The Global Movement for Mental Health has explicitly linked the scaling up of mental health services with the protection of the human rights of those with mental disorders, promoting the development of policies and legislation to both enhance the provision of mental health care, and to protect human rights. The scarcity of accessible and high quality mental health care undoubtedly contributes to the continued popularity of traditional healers and prayer camps, and to the high attrition from psychotropic treatment. However as this research shows, other factors such as the belief in spiritual influences on mental health and a scepticism towards the effectiveness of biomedicine for mental disorders also result in families seeking alternatives to psychiatric treatment. Psychiatric hospitals are notorious within Ghana as elsewhere in sub-Saharan Africa for being over-crowded and under-funded. Quality of care is compromised by the low numbers of qualified staff, the paucity of on-going staff training, and a lack of psychosocial treatment and rehabilitation [35]. There are reports of beatings and the use of medication as punishment [36]. If psychiatric services are to be seen by people with mental illness and their carers as a viable alternative or adjunct to other forms of treatment, then they must not only reach out to rural communities, but also provide the highest standard of care which promotes human rights and respects the viewpoint of the person being treated.

Local struggles and human rights

In this research it was notable that in contrast to international outrage within scientific journals and the media of Western states, the widespread use of shackles and other forms of maltreatment towards those with mental illness in Kintampo and the surrounding communities provoked remarkably little protest within the communities studied. Whilst there have been some criticisms of the harsh treatment of people with mental illness by traditional and faith healers in national newspaper articles, reports [13, 3739], and NGO campaigns in Ghana, these have had little impact at the local level. The Commission on Human Rights and Administrative Justice (CHRAJ) has an office in Kintampo only a short walk from one of the churches where chains are routinely employed. CHRAJ is a national government funded organisation whose mandate is to promote, protect and enforce fundamental human rights and freedoms through providing mediation, advocacy and legal support. Yet there has been no move to sanction the practice of chaining and other forms of maltreatment employed either by individual families or by healers. In August 2007 officials at the Kintampo office of CHARJ reported that no one had petitioned them regarding the human rights of people with mental illness, hence they had not taken up the case. Local health practitioners were also aware of the practices of local healers within their district.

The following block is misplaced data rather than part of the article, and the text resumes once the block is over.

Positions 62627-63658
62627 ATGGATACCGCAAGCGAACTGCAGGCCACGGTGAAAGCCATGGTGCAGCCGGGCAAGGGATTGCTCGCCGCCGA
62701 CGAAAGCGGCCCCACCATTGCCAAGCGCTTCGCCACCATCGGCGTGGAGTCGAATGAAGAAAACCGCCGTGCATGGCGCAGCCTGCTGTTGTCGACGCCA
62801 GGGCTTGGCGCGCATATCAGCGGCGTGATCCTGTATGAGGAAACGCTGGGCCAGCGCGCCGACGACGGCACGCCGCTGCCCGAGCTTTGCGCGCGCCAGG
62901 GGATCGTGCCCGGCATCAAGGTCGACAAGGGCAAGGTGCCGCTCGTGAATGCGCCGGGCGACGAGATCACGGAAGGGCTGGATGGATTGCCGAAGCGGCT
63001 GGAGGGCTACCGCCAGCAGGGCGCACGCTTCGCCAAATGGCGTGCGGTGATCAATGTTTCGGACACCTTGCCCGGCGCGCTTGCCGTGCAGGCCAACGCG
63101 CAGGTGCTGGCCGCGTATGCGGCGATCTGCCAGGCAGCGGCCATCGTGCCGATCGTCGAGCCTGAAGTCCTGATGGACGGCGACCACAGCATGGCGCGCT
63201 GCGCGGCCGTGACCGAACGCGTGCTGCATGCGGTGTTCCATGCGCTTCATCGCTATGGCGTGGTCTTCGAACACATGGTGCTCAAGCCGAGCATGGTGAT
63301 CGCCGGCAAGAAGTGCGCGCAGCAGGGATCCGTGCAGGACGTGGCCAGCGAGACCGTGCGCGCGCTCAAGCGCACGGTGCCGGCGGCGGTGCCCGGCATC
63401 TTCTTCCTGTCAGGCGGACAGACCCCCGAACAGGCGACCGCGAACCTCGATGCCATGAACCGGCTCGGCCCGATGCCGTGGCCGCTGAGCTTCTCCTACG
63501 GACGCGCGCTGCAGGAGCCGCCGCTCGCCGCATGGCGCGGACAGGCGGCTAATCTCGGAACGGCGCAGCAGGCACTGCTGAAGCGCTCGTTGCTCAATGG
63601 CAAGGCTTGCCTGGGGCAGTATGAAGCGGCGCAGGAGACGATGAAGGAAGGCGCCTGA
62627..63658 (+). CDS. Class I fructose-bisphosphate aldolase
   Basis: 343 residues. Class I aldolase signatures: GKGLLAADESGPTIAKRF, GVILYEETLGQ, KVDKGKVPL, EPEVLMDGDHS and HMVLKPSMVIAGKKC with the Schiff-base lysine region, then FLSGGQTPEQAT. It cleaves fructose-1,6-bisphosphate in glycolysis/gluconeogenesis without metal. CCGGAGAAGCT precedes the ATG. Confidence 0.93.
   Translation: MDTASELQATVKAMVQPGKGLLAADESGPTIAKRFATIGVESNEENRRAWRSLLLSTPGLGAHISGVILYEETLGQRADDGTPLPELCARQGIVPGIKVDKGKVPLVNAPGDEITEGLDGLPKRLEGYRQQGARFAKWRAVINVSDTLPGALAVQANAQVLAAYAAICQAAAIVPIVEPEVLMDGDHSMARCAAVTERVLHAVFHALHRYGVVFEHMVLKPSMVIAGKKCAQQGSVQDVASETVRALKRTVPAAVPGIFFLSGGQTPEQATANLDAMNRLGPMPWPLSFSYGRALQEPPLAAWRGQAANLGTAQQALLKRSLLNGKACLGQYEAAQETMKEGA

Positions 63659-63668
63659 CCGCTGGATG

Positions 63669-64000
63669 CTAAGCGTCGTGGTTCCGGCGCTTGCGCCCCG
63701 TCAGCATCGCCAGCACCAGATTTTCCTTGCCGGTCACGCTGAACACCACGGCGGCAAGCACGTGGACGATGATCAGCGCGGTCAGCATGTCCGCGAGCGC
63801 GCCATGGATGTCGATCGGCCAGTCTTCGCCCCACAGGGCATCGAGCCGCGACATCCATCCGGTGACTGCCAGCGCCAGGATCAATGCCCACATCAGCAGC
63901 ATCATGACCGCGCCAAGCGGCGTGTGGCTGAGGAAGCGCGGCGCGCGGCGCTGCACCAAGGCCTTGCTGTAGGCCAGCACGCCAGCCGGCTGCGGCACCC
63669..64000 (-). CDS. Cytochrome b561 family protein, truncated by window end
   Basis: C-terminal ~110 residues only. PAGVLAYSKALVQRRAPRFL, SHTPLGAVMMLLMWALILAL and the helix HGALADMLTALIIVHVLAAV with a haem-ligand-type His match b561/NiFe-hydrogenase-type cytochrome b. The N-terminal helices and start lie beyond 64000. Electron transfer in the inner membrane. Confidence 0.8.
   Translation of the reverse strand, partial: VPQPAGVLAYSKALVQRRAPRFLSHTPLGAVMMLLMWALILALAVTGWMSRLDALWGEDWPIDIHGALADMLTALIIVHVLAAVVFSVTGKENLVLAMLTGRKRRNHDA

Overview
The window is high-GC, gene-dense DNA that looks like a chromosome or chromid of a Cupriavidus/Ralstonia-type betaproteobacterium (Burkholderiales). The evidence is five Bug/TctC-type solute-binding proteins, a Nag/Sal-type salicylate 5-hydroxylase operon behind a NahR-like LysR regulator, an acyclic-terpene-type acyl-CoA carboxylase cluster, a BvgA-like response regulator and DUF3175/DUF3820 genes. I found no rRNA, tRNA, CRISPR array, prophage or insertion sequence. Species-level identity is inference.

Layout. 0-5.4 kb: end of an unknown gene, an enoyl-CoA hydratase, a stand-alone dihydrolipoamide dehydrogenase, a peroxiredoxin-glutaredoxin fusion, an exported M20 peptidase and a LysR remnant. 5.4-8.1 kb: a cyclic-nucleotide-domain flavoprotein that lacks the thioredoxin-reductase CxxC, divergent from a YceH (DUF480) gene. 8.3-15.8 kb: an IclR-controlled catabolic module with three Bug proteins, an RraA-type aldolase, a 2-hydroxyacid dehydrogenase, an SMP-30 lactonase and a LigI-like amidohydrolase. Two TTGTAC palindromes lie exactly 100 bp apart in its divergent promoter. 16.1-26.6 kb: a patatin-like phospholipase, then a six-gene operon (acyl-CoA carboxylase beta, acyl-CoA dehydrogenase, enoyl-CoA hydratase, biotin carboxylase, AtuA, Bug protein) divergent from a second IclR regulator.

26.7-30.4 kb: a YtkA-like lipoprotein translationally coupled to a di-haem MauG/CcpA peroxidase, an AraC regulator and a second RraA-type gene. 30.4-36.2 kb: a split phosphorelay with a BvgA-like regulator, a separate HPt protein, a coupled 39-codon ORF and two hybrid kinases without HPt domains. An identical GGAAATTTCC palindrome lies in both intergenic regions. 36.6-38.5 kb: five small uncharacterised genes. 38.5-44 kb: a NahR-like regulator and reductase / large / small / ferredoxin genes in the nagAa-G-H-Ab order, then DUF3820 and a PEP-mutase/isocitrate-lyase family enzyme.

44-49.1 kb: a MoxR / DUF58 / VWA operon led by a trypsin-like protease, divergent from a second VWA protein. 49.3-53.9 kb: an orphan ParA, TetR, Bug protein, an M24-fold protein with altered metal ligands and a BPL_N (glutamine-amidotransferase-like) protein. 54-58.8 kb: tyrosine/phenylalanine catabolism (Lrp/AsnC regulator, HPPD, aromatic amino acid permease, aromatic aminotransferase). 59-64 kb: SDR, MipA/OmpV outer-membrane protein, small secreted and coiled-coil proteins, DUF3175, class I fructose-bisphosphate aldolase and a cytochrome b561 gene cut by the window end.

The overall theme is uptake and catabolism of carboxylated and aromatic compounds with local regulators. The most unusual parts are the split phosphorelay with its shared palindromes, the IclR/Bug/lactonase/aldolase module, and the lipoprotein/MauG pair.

From conversations and observation it appeared that families rather than the state were judged to be responsible for the welfare of their relative if they chose to use such treatment. Yet, it is at the level of state intervention that solutions are most often proposed. In Ghana for example, the attention of national leaders in psychiatry has focused on legislation to outlaw practices such as chaining. A new mental health law has been drafted which overtly adopts a 'human rights based approach' reflecting current international guidelines as articulated by WHO [40], although it has not yet been passed. This bill explicitly prohibits abuse within healing facilities, including traditional healers and 'spiritual mental health facilities' [41]. However the capacity of this act to effect imminent change in the treatment of the mentally ill is cautioned by the fact that within Kintampo districts existing legislation which should in theory protect the rights of the mentally ill, is routinely breached with impunity. The Mental Health Decree (1972), which forms current mental health legislation, does not address the issue of restraint or maltreatment by relatives or healers, however it does provide for the police to remove to 'a place of safety' any person suspected of suffering from mental illness who 'has been, or is being, ill-treated, neglected or kept otherwise than under proper control' [42]. The Constitution of Ghana which aims to protect the rights of all citizens, states that no person who is restricted or detained should be subjected to 'cruel, inhuman or degrading treatment or punishment' and 'any other condition that detracts or is likely to detract from his dignity and worth as a human being.' (Clause 15(2)) [43].